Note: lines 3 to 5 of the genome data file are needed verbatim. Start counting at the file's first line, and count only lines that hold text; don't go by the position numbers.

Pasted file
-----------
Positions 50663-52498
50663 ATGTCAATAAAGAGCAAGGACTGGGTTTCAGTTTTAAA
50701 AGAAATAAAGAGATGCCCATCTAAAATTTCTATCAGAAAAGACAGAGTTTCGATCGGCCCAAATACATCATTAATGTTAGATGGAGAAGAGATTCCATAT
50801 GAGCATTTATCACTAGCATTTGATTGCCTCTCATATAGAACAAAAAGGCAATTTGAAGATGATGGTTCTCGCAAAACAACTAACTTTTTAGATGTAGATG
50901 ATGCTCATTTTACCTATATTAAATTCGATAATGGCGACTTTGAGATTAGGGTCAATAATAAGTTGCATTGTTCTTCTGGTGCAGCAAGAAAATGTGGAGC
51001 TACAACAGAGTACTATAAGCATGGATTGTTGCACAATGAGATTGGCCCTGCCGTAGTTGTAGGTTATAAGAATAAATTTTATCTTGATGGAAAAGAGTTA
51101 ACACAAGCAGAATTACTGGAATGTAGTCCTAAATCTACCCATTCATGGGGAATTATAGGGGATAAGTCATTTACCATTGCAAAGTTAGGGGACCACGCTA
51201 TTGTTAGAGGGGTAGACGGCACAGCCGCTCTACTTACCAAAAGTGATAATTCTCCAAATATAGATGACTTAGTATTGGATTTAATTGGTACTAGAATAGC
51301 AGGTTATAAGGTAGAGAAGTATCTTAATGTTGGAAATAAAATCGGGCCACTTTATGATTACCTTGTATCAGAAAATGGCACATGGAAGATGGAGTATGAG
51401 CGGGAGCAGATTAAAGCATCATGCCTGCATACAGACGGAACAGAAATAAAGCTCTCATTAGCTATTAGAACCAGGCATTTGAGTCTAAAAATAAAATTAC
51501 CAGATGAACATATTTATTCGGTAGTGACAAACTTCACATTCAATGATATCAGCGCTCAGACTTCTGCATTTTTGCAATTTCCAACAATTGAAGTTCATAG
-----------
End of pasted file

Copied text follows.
50701 AGAAATAAAGAGATGCCCATCTAAAATTTCTATCAGAAAAGACAGAGTTTCGATCGGCCCAAATACATCATTAATGTTAGATGGAGAAGAGATTCCATAT
50801 GAGCATTTATCACTAGCATTTGATTGCCTCTCATATAGAACAAAAAGGCAATTTGAAGATGATGGTTCTCGCAAAACAACTAACTTTTTAGATGTAGATG
50901 ATGCTCATTTTACCTATATTAAATTCGATAATGGCGACTTTGAGATTAGGGTCAATAATAAGTTGCATTGTTCTTCTGGTGCAGCAAGAAAATGTGGAGC